There’s a considerable amount of uncertainty currently flying around on the internet with regards to Alistair Darling’s comments in an interview with the New Statesman which was published on the magazine’s website yesterday.
There seems to be no dispute that the “Better Together” leader compared Alex Salmond to dead North Korean dictator Kim Jong-Il, adding his name to the illustrious pantheon of assorted Unionist politicians and journalists who’ve likened Scotland’s democratically-elected First Minister to a series of genocidal murderers.
There is, however, something of a grey area around whether Mr Darling also accused the entire SNP of promoting “blood-and-soil nationalism” – an extremely offensive term normally used in reference to Nazi Germany, where it translated as “Blut und Boden”.
Well, let us clear that up for you. Yes, he did.
In the original version of the interview, the New Statesman attributes the words to Darling directly, quoting him as saying “The SNP does not offer a civic nationalism … at heart it is blood-and-soil nationalism” (the ellipsis is the magazine’s, not ours).
After several hours during which numerous No-campaign figures and spokesmen had hyped and defended the interview without raising any objections to the attribution, suddenly they denied he’d said it and the magazine abruptly claimed that the quote had been a “transcription error”, and published what it said was the real exchange:
“NS: Salmond has successfully redefined the SNP as [representing] a civic nationalism . . .
Darling: Which it isn’t . . .
NS: But that’s what he says it is. Why do you say it isn’t? What is it? Blood and soil nationalism?
Darling: At heart . . . [inaudible mumble] If you ask any nationalist, ‘Are there any circumstances in which you would not vote to be independent?’ they would say the answer has got to be no.”
We have no reason to disbelieve the magazine’s account in this regard, though it has as yet declined to release the audio recording of those few seconds. It wouldn’t be the first time a magazine or newspaper had tried to make an interview more readable by misattributing quotes in such a way, and while far from ideal or admirable, it’s not the worst of journalistic crimes so long as it accurately represents the interviewee’s views.
And that’s the thing: it did.
While social media have made great merriment with the “[inaudible mumble]” line, it’s a red herring. Because there are only two kinds of nationalism – “civic” nationalism, an inclusive creed in which a nation is defined by the simple geography of its location and which therefore encompasses anyone who lives there regardless of where they were born, and “ethnic” nationalism, an exclusive and hostile form where the nation’s supposed characteristics are held to be racial and genetic.
The Nazis, of course, were ethnic nationalists. All of the world’s genocides have (by definition) been based on ethnic nationalism. For the Germans, Jewishness was in the blood, and could not be removed either by racial intermingling or a change of location. In Bosnia in the 1990s, Serbians didn’t undertake a programme of “civic cleansing”.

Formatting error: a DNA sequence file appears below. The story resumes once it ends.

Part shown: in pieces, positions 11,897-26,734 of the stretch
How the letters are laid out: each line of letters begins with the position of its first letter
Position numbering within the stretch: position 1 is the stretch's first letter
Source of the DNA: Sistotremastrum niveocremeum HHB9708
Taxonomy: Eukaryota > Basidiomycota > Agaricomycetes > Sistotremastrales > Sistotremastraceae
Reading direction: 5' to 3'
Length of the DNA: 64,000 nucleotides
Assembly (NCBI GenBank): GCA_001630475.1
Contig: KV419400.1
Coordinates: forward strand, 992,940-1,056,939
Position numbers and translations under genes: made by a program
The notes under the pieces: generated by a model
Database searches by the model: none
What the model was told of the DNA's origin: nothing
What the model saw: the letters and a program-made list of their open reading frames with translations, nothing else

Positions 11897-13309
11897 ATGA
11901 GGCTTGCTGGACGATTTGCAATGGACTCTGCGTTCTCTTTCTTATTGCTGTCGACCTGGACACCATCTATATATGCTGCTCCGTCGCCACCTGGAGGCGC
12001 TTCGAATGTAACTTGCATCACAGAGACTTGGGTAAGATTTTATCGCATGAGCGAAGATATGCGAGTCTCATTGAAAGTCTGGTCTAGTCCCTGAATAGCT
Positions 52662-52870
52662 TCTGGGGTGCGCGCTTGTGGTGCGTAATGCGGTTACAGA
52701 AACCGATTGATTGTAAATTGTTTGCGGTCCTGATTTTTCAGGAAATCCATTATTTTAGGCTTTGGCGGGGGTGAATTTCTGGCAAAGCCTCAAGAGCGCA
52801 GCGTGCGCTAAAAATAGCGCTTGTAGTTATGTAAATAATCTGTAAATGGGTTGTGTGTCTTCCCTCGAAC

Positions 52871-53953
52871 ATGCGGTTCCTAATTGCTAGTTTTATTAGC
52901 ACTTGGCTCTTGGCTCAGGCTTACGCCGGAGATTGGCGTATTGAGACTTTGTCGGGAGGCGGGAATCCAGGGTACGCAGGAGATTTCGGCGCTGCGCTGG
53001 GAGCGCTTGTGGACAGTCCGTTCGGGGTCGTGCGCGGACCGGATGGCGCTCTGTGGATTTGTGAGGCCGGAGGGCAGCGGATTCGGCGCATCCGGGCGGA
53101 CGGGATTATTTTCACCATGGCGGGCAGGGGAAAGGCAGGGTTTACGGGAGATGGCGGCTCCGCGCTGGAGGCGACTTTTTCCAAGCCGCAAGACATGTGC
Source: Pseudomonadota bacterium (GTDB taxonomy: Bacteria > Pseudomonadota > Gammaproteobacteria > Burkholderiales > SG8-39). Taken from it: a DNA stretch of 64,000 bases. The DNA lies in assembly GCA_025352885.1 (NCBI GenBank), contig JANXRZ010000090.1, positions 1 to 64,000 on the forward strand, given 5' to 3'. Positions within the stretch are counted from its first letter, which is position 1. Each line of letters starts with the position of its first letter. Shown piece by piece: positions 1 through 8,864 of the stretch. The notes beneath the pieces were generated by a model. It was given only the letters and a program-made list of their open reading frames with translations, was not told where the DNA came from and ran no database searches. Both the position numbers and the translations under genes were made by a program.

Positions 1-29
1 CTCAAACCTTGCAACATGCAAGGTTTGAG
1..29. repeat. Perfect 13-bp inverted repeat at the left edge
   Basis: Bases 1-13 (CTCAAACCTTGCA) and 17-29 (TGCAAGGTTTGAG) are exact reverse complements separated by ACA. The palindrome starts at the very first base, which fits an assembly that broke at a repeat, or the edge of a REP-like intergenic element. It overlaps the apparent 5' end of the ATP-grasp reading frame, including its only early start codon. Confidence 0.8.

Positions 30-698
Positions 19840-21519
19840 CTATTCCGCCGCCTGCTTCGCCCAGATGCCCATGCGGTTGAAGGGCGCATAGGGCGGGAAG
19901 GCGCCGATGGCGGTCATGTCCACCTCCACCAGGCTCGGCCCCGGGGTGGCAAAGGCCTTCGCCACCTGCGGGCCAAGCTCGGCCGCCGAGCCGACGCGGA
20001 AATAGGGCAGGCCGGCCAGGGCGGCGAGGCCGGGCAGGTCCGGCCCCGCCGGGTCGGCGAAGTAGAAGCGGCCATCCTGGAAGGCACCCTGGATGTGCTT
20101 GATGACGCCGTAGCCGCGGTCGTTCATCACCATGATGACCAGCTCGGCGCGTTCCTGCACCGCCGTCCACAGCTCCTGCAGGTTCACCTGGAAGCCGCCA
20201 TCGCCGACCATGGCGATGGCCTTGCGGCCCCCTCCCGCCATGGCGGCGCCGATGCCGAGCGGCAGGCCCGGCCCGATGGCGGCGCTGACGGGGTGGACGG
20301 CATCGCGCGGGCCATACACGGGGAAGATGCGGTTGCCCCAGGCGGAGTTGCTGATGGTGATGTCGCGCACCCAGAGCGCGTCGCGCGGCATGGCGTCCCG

I’m “ethnically” Scottish – I was born in Scotland to Scottish parents and grew up there – but not currently “civically” Scottish (because I live in England), so I don’t get a vote in the referendum because the SNP are civic nationalists. If they were ethnic ones, I’d get a vote and a Polish immigrant to Aberdeen who moved there two years ago wouldn’t. I wholeheartedly endorse the SNP’s policy on the matter.
But in saying that the SNP’s approach is NOT civic nationalism, Alistair Darling can only possibly have meant one thing, because there’s only one other kind of nationalism. Ethnic nationalism IS “blood-and-soil” nationalism. That’s what “blood-and-soil nationalism” means.
Whether he directly used the words or not, Alistair Darling clearly and unequivocally said that the SNP were “blood-and-soil” nationalists, by unambiguous and inescapable implication. In a binary choice, he eliminated one option, leaving only one other possible.
The media, of course, has frantically attempted to airbrush the reference out of history. The Herald’s report makes no mention of that part of the interview whatsoever. Nor do two articles in the Guardian – even though the second is a liveblog which you might expect to cover the story as it unfolded – one in the Scotsman, or one in the Express.
Only the Telegraph mentions it at all, although in a bold twist the paper also carries an extra-specially barking column from Alan Cochrane (no mean feat, that) heroically contriving to blame Alex Salmond for Darling’s abuse of him. It was also raised on Scotland Tonight, whereupon Labour’s Iain Gray astonishingly attempted to pass Darling’s comments off as a “joke”.
But there’s no room for interpretation. Whether the New Statesman releases the audio and lets us judge just how “inaudible” Darling’s subsequent comments were or not, Darling had already made plain the allegation that the SNP, and by extension the entire Yes campaign, is founded on the basis of racism.
It’s a disgraceful, shameful accusation for which any human being with a shred of dignity or decency would, at the absolute minimum, apologise. We are very confident indeed that Mr Darling won’t. And from that, readers can draw their own conclusions.